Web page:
Distractions can be classified based on their source is internal to the vehicle like in-vehicle gadgets or mobile phones or external to the vehicle such as flashboards or pedestrians. Distractions could make the driver take his eyes off the road and/or hands off the steering wheel. Cognitive distractions, causing the driver's concentration to drift away from the driving activities, such as conversing, using voice-controlled gadgets, thinking, calculating, and listening to audio are also observed.
Mobile phones alone have been known to increase the crash risk by three to four times., According to an estimation, restricting cell phone use while driving could have prevented 22% of the road traffic accidents in the US in 2008. In India, around 31% of the road traffic accidents could be attributed to the use of mobile phone while driving leading to an estimated loss of 3% of the gross domestic product. Besides these, the increasing use of gadgets that are incorporated into the vehicle's design has increased the in-vehicle distractions that a driver is exposed to.
It is necessary to understand the distracted driving practices within a given social milieu to be able to plan appropriate and effective interventions to prevent and tackle them. This study aimed to identify the common distracters while driving among professional vehicle drivers in a city in South India.
| Methodology|| |
This cross-sectional study recruited participants aged 18 years and above who drive vehicles for a livelihood in Madurai city, India. Although both males and females were proposed to be included, we could recruit only male participants, as it is uncommon for women in India to choose driving as an occupation. Vehicles were defined to include cars, buses, lorries, and auto rickshaws. Assuming 45% use mobile phones while driving, desiring an absolute precision of 12, allowing an alpha error of 5%, the desired sample size was 67. Accounting for nonresponse and missing data, a target sample size of 80 was calculated and a final sample size of 82 was achieved. The drivers were contacted at places where they were most likely to gather namely bus stands/terminals, parking lots in public places, and auto-rickshaw stands. Informed consent was obtained and after assurance of anonymity and confidentiality, a questionnaire prepared and pretested for this purpose was administered. The questionnaire was designed to collect data on the driver's practices while driving and their responses to the different distracters: physical and cognitive. The questionnaire also elicited the drivers' perceived severity of distraction caused by each of the listed distracters. Since being distracted while driving is undesirable behavior, some social desirability bias was anticipated. Repeating questions in a different context, presenting real-life scenarios, and requesting to respond as a third person were the techniques used to overcome this bias. For cognitive distractions, we had questions on “family stress,” “workplace stress,” “ruminating over events while driving,” and “engaging in serious conversations with co-occupants.” A positive response to any of these questions was meant to indicate cognitive distraction.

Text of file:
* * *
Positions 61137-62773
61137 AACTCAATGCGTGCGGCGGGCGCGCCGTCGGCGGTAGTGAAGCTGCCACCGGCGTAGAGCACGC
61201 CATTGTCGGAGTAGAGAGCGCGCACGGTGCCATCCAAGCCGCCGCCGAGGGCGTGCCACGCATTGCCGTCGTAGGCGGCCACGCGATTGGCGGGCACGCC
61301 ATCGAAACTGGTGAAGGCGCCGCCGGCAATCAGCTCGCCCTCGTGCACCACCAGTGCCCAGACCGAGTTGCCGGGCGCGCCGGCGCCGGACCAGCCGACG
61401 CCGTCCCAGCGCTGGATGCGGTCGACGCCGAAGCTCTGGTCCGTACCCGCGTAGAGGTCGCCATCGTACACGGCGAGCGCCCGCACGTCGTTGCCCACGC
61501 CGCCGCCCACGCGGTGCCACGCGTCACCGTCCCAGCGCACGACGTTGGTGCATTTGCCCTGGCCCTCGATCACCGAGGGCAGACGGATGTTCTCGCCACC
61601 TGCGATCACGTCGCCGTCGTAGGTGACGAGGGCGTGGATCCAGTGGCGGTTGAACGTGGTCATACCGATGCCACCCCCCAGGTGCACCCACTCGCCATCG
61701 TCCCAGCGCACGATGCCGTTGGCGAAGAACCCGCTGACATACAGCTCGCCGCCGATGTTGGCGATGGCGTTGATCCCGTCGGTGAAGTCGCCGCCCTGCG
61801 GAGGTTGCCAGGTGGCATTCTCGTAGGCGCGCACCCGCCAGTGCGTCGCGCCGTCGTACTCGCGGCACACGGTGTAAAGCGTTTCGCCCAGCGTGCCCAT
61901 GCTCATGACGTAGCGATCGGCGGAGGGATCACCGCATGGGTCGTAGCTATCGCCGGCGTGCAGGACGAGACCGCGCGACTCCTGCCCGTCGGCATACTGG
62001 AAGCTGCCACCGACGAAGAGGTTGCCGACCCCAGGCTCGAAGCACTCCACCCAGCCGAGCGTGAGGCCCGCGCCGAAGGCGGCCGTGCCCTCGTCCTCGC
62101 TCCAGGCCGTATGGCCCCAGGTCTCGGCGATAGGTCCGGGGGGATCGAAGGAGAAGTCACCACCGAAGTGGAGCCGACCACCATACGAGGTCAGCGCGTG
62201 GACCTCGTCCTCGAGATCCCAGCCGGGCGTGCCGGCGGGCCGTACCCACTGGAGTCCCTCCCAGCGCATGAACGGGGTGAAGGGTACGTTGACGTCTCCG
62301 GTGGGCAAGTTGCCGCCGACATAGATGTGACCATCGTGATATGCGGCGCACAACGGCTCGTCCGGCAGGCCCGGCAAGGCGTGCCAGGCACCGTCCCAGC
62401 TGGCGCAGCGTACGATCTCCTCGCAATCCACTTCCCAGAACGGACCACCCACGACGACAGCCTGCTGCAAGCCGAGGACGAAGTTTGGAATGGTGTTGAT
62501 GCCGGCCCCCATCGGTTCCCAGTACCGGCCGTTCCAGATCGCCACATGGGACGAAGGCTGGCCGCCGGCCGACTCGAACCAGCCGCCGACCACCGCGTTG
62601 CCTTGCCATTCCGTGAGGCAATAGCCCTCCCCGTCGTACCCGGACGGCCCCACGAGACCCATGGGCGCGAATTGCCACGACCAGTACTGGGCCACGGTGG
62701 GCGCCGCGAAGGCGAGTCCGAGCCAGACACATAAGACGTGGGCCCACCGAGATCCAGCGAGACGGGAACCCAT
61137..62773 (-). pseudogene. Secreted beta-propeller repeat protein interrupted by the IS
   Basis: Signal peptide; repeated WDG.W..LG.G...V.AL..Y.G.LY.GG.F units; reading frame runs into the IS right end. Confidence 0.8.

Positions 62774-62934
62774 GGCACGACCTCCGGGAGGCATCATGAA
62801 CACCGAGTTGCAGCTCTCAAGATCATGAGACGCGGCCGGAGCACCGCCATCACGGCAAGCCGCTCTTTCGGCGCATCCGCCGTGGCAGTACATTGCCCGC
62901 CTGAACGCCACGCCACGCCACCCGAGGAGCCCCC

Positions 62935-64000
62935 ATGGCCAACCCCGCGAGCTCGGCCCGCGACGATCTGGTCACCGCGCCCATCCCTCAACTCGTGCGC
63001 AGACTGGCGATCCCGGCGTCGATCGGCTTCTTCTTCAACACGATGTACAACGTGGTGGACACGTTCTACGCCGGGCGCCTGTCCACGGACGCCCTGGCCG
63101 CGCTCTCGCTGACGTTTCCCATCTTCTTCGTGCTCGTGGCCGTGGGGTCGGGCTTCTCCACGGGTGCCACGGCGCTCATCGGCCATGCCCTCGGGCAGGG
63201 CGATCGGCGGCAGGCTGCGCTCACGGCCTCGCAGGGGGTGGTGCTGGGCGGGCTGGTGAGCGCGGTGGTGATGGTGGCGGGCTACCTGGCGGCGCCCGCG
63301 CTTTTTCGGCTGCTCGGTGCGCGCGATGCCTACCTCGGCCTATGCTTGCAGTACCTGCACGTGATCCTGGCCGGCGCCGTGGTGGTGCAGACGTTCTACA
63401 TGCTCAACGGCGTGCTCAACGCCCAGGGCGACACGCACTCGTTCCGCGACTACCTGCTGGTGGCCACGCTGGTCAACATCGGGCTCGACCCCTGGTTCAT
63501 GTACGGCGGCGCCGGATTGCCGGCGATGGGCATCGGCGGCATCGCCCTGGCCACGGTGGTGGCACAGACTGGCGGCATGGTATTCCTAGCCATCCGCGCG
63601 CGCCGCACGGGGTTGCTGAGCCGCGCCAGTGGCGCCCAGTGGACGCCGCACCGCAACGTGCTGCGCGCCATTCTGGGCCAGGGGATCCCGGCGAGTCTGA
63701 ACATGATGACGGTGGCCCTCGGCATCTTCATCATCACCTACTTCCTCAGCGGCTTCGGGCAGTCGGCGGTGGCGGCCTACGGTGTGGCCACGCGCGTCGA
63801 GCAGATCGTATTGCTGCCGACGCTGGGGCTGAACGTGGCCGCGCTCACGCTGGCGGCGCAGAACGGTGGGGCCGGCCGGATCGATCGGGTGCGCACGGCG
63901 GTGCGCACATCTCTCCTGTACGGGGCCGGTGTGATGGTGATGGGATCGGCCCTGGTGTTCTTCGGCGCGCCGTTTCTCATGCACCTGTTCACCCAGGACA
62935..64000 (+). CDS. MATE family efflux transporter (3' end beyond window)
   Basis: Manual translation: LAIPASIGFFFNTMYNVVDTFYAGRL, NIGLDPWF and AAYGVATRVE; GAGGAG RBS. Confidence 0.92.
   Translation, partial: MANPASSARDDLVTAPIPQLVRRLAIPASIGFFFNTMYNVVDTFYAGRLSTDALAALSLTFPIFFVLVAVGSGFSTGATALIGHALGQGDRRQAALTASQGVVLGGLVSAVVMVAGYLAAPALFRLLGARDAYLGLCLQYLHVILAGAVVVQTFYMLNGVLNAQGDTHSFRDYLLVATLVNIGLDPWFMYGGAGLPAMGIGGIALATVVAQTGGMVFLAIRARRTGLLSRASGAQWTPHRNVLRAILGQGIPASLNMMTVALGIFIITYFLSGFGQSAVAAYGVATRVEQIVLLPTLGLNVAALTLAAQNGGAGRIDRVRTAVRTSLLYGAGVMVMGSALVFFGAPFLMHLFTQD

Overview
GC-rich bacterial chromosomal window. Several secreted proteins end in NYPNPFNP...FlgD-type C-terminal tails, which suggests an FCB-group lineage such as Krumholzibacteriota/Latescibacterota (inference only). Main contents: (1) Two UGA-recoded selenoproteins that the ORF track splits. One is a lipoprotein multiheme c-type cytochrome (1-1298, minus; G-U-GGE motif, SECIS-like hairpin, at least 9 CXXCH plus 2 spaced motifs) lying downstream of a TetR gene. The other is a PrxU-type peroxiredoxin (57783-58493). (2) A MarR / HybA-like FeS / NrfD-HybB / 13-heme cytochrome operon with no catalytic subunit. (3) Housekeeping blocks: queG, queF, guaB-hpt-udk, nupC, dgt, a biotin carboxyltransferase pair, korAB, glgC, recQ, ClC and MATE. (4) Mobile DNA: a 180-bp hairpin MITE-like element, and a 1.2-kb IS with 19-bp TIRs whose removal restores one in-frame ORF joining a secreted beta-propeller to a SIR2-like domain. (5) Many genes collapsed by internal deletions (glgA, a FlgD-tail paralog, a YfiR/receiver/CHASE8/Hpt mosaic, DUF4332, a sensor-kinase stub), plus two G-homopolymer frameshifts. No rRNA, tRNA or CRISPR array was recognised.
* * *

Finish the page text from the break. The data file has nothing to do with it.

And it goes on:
Epicollect 5, a mobile-based data collection tool designed by Imperial College, London, was used for data collection to ensure efficient and quality-assured data collection and entry. Data were exported to Microsoft Excel and analyzed using SPSS v21.0 (IBM Corp., Armonk, NY). The study was approved by the Institute Ethical Committee of Velammal Medical College Hospital and Research Institute, Madurai.